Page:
Fine Heirloom Sewing, Smocking and Hand Embroidery

"Baby will be well and smiling in little garments made by Mother, Auntie, Grannie and loving friends!"

Please join me as I teach the old fashioned techniques and skills needed to sew baby clothes. You will find lessons that start at the very beginning and take you step by step as we sew little baby clothes together. May you find much joy and pleasure in making them.
It's easy and it's fun!!

Visit My Heirloom Sewing Webshop www.oldfashionedbaby.com




Friday, October 8

Silk Broadcloth

See, Babies are well and smiling in Old Fashioned Baby clothes!
Baby Annie is wearing  a Baby's Smocked Layette dress made from Silk Broadcloth.
I posted the same little dress made from Dotted Swiss a couple of days ago.



The Baby's Smocked Layette pattern was inspired by a Vintage Baby Gown.  And I worked hard to get that same vintage look in my design.  But it's pleater compatible!

Beautiful, huh?
The Silk Broadcloth fabric has a nice body but it drapes just like silk (well, it is silk).
The manufacturer says to dry clean but I hand wash it and hang  to dry or stick in the dryer on low heat to dry. 

 Funny thing, if you dry it in the dryer it is very flimsy.  If you line dry it, it is very stiff and has body.  Best is to line dry it until almost dry and then stitck in the dryer before you sew it.  Sews up very easily, unlike china silk!

I am curious how many of you have used silk when sewing  for baby's or children?



All Designs Are Copyright Protected copyright 2010 Jeannie Baumeister

11 comments:

Jean said...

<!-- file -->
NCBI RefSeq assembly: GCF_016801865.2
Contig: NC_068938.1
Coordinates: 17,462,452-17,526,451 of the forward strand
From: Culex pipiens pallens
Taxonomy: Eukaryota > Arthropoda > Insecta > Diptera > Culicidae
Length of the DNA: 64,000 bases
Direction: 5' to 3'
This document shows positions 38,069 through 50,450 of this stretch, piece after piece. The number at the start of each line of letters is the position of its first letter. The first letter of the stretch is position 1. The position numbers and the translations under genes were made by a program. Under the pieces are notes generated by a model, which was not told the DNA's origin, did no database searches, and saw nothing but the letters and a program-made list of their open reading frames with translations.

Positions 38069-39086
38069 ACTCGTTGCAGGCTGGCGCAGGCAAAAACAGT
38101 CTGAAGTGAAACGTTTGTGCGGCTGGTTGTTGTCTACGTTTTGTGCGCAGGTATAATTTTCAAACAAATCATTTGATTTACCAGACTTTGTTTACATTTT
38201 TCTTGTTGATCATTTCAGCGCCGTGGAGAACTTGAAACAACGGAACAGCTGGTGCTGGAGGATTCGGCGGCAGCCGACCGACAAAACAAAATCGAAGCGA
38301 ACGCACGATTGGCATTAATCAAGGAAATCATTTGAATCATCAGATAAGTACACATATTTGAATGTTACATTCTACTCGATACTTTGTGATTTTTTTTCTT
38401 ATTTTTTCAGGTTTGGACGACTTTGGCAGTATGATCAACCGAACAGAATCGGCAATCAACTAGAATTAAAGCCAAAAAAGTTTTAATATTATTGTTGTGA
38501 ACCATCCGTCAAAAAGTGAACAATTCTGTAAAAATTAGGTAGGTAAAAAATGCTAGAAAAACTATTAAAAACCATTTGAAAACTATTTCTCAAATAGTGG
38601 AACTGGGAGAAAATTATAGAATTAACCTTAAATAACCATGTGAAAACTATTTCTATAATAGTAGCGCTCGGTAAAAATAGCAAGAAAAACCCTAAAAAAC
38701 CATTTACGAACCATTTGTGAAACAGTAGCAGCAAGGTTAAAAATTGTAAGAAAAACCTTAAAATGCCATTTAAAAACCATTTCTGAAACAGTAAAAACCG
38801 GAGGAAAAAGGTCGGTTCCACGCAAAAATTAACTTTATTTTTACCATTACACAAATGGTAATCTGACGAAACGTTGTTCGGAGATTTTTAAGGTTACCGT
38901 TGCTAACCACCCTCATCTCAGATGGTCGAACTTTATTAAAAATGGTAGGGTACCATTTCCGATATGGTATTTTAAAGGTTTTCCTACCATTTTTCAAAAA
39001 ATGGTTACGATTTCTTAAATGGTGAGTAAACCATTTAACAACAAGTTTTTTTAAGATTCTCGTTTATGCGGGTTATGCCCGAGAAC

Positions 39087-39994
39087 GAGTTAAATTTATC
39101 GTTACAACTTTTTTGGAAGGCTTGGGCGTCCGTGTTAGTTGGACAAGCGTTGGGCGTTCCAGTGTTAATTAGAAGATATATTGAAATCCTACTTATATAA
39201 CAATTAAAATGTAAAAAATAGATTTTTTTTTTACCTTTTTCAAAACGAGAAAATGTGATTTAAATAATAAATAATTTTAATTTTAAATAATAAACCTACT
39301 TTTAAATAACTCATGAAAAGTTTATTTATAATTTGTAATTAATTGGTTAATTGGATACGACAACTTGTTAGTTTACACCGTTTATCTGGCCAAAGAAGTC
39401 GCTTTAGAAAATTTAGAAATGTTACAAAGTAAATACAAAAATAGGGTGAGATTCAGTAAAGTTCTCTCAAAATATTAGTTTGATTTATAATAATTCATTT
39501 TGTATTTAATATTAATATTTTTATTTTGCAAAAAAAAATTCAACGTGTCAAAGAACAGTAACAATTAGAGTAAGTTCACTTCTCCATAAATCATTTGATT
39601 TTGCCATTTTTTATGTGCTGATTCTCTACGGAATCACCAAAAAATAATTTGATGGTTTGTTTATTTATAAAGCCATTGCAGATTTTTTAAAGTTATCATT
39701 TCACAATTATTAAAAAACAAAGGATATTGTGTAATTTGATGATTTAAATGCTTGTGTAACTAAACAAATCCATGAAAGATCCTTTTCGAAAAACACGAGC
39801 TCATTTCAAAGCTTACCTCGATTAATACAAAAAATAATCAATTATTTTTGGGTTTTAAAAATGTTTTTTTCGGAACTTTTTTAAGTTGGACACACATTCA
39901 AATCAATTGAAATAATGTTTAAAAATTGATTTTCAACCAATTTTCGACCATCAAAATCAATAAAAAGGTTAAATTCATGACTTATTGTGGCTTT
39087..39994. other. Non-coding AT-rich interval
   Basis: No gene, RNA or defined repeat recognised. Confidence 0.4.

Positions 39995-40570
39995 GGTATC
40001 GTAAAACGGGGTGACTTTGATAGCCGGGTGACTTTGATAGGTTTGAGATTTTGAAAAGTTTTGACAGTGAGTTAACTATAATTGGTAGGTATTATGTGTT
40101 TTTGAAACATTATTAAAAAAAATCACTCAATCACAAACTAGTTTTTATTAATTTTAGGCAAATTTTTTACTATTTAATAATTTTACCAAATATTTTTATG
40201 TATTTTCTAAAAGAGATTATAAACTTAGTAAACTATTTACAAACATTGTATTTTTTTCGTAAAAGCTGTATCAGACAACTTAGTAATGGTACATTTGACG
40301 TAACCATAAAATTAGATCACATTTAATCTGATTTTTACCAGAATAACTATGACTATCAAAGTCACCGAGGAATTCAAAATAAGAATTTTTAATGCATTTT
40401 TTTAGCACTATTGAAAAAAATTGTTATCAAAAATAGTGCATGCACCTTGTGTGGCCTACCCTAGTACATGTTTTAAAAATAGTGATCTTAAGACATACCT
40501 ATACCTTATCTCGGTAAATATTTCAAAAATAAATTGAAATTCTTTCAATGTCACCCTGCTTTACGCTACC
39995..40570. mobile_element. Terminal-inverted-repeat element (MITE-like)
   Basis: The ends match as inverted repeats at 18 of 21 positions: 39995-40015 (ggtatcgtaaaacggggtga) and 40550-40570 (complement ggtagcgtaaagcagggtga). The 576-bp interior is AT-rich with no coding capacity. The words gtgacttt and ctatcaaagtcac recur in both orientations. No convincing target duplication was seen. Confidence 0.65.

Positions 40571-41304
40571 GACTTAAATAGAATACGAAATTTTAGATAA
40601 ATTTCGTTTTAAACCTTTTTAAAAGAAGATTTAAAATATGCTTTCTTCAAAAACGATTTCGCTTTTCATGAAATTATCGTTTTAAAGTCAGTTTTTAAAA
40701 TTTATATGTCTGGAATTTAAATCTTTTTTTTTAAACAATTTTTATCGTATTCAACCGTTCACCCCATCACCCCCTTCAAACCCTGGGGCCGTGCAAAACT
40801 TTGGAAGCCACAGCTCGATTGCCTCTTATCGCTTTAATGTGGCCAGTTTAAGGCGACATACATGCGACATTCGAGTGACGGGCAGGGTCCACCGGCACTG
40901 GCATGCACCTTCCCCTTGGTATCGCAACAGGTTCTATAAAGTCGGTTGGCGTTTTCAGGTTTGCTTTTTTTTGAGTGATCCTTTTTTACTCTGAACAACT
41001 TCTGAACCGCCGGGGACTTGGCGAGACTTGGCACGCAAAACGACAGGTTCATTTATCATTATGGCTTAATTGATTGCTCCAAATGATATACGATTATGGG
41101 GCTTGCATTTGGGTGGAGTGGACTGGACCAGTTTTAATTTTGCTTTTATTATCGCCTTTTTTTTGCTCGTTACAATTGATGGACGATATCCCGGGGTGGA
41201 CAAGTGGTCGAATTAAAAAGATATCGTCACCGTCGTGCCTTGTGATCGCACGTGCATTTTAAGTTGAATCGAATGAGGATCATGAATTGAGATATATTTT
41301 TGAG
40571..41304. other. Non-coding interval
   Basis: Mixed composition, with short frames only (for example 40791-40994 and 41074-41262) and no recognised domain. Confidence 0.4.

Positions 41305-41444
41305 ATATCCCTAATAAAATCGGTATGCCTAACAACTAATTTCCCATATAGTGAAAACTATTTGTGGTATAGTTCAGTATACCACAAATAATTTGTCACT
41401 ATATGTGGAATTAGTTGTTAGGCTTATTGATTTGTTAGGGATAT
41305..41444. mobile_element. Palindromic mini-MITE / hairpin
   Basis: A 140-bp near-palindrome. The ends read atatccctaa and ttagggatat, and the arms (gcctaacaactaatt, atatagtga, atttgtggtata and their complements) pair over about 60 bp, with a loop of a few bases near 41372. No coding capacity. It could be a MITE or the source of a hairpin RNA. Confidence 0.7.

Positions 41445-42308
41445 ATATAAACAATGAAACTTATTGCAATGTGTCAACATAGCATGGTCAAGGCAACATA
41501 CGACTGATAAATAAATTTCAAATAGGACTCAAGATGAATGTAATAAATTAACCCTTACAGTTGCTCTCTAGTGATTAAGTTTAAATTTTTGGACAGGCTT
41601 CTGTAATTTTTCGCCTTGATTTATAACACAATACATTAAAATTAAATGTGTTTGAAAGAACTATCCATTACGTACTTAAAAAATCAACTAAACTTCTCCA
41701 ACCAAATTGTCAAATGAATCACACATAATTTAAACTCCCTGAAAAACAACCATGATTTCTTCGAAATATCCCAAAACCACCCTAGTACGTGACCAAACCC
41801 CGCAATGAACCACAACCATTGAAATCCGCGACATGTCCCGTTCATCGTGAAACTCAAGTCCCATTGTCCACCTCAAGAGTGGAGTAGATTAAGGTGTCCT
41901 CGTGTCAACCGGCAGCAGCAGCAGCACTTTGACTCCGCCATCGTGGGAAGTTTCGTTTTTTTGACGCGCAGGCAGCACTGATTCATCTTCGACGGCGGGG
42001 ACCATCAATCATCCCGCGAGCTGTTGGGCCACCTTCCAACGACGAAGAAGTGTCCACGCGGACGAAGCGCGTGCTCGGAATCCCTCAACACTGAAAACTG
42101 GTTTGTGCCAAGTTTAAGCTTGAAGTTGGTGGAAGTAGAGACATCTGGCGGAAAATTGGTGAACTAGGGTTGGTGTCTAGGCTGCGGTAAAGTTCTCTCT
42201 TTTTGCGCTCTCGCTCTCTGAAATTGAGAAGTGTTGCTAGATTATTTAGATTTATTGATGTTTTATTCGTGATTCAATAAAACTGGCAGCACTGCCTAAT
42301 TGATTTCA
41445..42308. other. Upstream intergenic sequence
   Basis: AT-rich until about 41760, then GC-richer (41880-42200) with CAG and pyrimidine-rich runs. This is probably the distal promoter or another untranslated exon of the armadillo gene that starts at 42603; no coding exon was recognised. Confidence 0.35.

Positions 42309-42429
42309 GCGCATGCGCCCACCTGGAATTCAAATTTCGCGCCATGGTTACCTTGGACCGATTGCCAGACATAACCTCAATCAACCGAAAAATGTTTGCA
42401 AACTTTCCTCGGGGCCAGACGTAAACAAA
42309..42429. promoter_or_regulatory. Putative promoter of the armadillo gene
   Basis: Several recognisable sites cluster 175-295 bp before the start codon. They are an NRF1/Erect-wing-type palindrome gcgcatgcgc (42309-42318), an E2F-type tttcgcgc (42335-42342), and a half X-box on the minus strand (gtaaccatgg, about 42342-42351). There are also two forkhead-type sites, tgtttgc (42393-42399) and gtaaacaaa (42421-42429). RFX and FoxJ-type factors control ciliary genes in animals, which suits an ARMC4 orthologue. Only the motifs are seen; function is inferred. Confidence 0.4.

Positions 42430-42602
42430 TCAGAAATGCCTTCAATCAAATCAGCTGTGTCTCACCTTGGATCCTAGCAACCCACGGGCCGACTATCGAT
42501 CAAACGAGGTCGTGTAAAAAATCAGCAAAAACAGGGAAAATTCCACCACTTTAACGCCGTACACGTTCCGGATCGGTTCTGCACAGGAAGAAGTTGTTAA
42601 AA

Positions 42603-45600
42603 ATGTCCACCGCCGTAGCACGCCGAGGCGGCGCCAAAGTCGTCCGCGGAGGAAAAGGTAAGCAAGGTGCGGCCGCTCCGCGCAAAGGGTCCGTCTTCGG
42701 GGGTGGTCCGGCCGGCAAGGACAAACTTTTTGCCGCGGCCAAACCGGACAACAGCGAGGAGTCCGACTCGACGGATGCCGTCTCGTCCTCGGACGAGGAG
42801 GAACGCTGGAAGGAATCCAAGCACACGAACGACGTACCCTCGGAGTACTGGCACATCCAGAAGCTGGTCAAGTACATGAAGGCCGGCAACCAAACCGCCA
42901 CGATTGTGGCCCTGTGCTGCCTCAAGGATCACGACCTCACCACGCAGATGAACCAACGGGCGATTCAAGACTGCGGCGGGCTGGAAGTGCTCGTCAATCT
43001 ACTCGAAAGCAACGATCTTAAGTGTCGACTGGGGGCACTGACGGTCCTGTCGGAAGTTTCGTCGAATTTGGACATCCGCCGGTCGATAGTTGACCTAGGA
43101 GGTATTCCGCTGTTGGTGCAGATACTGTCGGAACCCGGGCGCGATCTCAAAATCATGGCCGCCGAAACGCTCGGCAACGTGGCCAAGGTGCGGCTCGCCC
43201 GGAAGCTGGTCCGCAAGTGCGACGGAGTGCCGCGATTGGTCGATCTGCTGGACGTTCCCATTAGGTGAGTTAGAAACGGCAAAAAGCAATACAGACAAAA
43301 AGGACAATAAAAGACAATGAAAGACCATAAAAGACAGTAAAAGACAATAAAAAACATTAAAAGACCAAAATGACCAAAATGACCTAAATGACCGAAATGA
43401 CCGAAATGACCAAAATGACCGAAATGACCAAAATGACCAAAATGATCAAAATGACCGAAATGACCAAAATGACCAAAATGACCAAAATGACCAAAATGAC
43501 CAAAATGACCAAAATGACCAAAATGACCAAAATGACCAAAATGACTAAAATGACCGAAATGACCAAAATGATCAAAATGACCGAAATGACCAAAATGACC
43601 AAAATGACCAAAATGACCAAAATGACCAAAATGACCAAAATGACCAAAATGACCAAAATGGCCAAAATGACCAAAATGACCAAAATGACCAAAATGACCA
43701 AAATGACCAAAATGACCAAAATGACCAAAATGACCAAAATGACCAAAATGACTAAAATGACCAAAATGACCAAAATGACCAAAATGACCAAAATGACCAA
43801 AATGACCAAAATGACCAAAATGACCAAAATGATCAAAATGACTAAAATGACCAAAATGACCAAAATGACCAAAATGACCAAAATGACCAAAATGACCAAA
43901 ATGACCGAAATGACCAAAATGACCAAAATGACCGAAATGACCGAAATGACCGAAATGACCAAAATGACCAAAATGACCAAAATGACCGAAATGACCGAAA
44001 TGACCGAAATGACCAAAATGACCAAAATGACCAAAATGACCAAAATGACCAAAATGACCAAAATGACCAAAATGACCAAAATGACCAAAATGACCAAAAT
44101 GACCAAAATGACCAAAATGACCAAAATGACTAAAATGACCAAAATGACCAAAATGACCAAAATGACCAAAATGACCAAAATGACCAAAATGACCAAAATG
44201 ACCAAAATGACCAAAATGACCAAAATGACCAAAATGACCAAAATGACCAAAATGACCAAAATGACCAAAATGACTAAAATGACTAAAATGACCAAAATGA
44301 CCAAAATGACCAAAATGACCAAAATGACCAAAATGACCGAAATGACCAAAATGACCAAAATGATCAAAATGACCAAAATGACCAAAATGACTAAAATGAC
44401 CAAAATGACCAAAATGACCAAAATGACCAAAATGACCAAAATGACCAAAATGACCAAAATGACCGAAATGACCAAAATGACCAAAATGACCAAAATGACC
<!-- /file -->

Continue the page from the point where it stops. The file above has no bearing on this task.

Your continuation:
Wow, that fabric looks yummy! Nope, I've never sewn with silk for a child--or much at all. But the look of that fabric is tempting me!

RebeccaM said...

I used silk dupioni for a flower girl dress for an almost three year old. I've never sewn silk batiste before.

Grace said...

Jeannie...I used a man's silk shirt to make a baby dress for my sister's littlest one. I LOVED the feel of the silk and washed it so that I knew what would happen. All went well, EXCEPT that it was very "biasy"...it did not want to be still while I was sewing or cutting or pinning. I was very frustrated with that aspect of the silk sewing. Other than that, I enjoyed working with it.

Handcrafts by Heather said...

I used silk broadcloth when I created this christening gown for a client (combining one of your patterns and an overskirt). The fabric had strength, sheen and drape. loved it.
Here is a link to several pictures:
http://tinyurl.com/29woe3t

wendy said...

I've used silk with good results. I just made a baby quilt with silk on one side and flannel on the other...yum!
I take my wet washed silk item and iron it dry...I read somewhere to do it that way. It comes out great. (I think.lol.)

Jan said...

Most of the people I've given gifts to are not a group to like to hand-wash anything, so I tend to stick with mostly cotton items. Course, they don't like to iron either, but they do iron my gifts. I'm very close to deciding on using that silk broadcloth.
I did pleat up a piece of dupioni for a friend to smock. But it bubbled up and looked horrible. But that was before I read to use interfacing on the back. Live and learn.

Jeannie B. said...

Thank you for your silk comments, I enjoyed reading them. I also have had problems with the dupioni bubbling when pleating but I am not a talented pleater person. I've not tried using interfacing on the back though. I find the silk broadcloth is pretty easy to work with compared to all other silks I have used.

Doni said...

I just want to say how absolutely ADORABLE Annie girl is! Those toes curling up, chubby arms, lovely smile...what a charmer!!
Beautiful work on the dress too...just gorgeous!
Blessings, Doni

Sondra said...

What is the best way to wash silk dupioni? Can you just spray starch and iron it?

Jeannie B. said...

Sondra, I usually wet and dry the silk before I make the dress and then hand wash it after but I would tell you that most manufacturers of silks will tell you to dry clean so I would not feel confident to tell you otherwise. I never use spray starch on silk.

Erin Rankin said...

I am having a hard time finding silk broadcloth. Any suggestions for good places?

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